“I am looking forward to the debate on the evening of Thursday, October 15th in Miami. It will be great!” he tweeted Tuesday, after previously posting an erroneous comparison between the dangers posed by COVID-19 and the flu.
“Will be back on the Campaign Trail soon!!!” Trump tweeted.
For months, the president had tried to make the race a choice election between himself and Biden, but his diagnosis ensured, again, that his two safe harbors, the economy and the Supreme Court, were cast off the stage.
Trump added to that Tuesday by suddenly announcing that he was pulling out White House representatives from congressional COVID-19 relief negotiations, blasting House Speaker Nancy Pelosi and seeming to accept the politically damaging responsibility for ending talks that were already on life support. Almost immediately, the stock market fell.
The virus cast a long shadow over the White House, where more positive cases among staff were reported Tuesday and rooms in the residence were being converted into workspaces for the president. Aides have noticed that while Trump was receiving wishes for his recovery, including from Democrats, there was little sympathy amid a sense that he had brought the virus on himself.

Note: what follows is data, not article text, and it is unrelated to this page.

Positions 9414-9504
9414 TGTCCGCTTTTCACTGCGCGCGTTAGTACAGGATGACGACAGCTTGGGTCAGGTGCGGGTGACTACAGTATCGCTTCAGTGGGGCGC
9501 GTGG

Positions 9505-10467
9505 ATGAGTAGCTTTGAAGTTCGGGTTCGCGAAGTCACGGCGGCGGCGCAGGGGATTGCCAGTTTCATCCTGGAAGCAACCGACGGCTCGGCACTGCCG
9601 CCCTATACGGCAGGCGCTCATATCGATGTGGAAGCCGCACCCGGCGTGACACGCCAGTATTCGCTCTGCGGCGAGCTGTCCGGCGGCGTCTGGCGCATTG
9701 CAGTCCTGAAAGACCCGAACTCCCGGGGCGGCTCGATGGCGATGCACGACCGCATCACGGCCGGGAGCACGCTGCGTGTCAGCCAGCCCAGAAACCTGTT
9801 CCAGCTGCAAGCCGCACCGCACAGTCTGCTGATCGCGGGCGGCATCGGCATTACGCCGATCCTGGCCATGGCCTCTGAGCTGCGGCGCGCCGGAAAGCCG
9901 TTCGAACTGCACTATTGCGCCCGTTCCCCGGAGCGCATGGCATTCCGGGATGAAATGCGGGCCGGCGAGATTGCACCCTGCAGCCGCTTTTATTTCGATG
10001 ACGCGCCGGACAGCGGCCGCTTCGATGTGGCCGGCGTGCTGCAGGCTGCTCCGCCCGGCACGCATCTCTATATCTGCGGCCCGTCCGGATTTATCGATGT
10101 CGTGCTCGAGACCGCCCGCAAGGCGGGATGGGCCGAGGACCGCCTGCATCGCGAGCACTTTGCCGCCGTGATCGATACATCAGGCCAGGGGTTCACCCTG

Trump has again played solely to his base, being the driving force behind a quick trip outside the hospital Sunday afternoon to greet fans from his armored SUV — a sojourn that energized supporters but unnecessarily jeopardized the health of the Secret Service agents guarding him. Likewise, Trump was intimately involved in the planning for his evening return to the White House, turning it into a made-for-TV moment that dominated evening newscasts.